It got me thinking, Why is this the tradition? In simplest words, we learn then brag about it. What happened to learning because it made you feel good? Or learning because you wanted to be good at something? Didn’t people like Aristotle, Socrates, Plato and even Albert Einstein–who died in just 1955–have something to do with learning because they liked it. They taught what they learned and discovered and thought-up to share their passions of understanding the world. Their knowledge seems to transcend that of what I learned: How to calculate the time for my next class and whether or not I have enough time for lunch.

My experience in college, the place people swore up and down that once I graduated from it I would be able to live appropriately among those who already did that, was a monstrosity of emotions, commitment, money, effort I never had and a waste of time with my grandparents I wish would rush back to me.

 

Do not get my words completely wrong:

College was life-changing, and needed. I’ve grown so much. I not only learned things I wanted to know, I learned things I could have gone my whole life not knowing. This is neither good nor bad, just a mere observation that some things we learn could be learned at different times, and much quicker if I cared for what I’m learning. But 4 years? Wow.

But I want to know, Was it worth it? Why can I not answer that yet? Impatient or not, the answer should be rather simple, right?

The last four years of my life I lost a piece of me somewhere, but gained so much more of me. It’s rather odd, this whole growing up thing.

If I’m being honest, I don’t think I’ll ever be over this one. I got over that guy that stole my spot in line, or that I made my first C in college or that my feet are just big and chubby–but growing up: this is just awful.

– I want to be 5 again, when my mom asked, Is it ok if I marry him?

– I want to be 8 again, to take a picture of my grandmother making coffee in the kitchen before everything in the house was renovated and changed around.

– I want to be 10 again, tell my child-fat-ass, Stop eating your feelings away and keep up with soccer!–you’ll really miss it when you’re older.

– I want to be 11 again, and care to listen to Obama’s inauguration. History was flashing by then.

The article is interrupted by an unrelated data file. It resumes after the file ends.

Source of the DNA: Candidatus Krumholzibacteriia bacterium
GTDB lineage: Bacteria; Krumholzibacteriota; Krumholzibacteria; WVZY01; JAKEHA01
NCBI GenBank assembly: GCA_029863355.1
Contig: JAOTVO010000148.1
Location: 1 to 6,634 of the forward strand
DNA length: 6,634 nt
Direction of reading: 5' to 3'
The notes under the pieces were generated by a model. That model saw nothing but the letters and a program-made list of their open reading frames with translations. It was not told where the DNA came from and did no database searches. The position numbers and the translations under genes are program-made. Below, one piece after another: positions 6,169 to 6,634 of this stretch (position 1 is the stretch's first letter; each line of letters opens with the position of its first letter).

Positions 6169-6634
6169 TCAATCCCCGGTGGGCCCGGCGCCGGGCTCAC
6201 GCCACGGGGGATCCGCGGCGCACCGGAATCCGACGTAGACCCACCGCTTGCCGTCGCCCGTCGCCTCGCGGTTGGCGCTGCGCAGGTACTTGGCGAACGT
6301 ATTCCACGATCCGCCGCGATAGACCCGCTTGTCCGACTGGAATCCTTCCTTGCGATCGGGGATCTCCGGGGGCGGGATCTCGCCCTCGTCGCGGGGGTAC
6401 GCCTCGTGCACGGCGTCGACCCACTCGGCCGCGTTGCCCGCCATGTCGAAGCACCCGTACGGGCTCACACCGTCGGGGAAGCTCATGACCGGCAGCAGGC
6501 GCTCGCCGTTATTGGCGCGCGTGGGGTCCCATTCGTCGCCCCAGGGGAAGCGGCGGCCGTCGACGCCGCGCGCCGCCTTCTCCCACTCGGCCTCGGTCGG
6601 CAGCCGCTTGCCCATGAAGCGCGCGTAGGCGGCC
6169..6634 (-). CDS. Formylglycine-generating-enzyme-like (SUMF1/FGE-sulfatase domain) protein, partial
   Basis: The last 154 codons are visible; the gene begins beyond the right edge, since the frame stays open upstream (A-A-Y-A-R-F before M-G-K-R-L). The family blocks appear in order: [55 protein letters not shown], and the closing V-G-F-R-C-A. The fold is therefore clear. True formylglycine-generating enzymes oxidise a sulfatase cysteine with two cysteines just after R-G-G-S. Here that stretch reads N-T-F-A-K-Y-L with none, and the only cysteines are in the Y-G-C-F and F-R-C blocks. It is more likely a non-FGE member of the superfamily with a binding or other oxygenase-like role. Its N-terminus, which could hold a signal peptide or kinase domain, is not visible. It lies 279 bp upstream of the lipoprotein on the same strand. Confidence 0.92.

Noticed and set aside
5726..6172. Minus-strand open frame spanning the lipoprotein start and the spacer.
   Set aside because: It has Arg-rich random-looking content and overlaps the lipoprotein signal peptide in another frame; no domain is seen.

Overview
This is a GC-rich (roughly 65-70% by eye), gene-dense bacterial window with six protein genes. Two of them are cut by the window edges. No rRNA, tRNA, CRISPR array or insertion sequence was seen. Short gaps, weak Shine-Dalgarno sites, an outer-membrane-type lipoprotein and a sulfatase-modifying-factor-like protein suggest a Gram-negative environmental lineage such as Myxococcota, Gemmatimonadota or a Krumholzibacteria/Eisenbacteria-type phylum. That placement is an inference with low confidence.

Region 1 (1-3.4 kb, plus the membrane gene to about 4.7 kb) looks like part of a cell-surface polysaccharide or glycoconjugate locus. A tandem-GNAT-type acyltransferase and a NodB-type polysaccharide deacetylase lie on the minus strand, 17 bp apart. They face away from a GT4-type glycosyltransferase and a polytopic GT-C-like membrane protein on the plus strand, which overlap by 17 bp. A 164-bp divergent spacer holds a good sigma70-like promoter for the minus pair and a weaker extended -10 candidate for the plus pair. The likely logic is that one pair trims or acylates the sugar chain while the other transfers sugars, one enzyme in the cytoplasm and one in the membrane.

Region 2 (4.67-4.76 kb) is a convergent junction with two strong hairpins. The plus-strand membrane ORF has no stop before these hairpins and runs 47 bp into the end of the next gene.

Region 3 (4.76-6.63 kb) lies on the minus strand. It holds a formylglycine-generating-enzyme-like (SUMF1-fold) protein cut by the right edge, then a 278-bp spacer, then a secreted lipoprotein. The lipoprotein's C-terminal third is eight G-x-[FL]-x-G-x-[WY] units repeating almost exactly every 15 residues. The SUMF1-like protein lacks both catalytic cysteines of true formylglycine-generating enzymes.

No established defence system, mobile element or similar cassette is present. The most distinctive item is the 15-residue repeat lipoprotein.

– I want to be 13 again, and tell my siblings upfront why I moved away from them. Then maybe I would tell my mom I wasn’t happy before things got out of hand.

– I want to be 14 again, to know that gay is ok, and try being ok sooner.

– I want to be 15 again and tell my best friend we were going to know each other for a very long time, but there will be lots of fighting and growing up to do. Then I would inform myself that, though all the students around me have iPhone 4s’s, that the even the iPhone 7, 8 and X aren’t worth begging and crying over.

– I want to be 16 again and tell myself I didn’t need a car, You’d have had 3 different ones before you’re 22 but you’ll really like driving.

– I want to be 18 again, where I was barely legal and couldn’t remember if Nana was 90 or 91–either are a milestone I’m truly proud of, maybe it’s in our genetics.

– I want to be 19 again, and tell my grandparents I’m gay before they went to Alaska for way too long. Writing a note to them wasn’t bad, though, just unexpected, unplanned, almost unwanted at the time.

– I want to be 20 again, without the job and responsibilities. My hair was longer then, too.

I want to be 21 all over again. A redo sounds lovely. This year was hard, but here I am, wanting to make things better, to push harder in certain areas and let go of others. I want reassurance and understanding.

I want me again.

AND THAT’S WHERE THIS REPORT CONCLUDES. For now.

See, through this spilling of my life and uncertainties, I realized along the way that one cannot simplify a life that is not simple. One cannot tell the full story of a life that hasn’t concluded.

One cannot survive in the present and hope for a future if they sulk in defeat of the past.

 

With all due further explanation,

Ryan J. Allen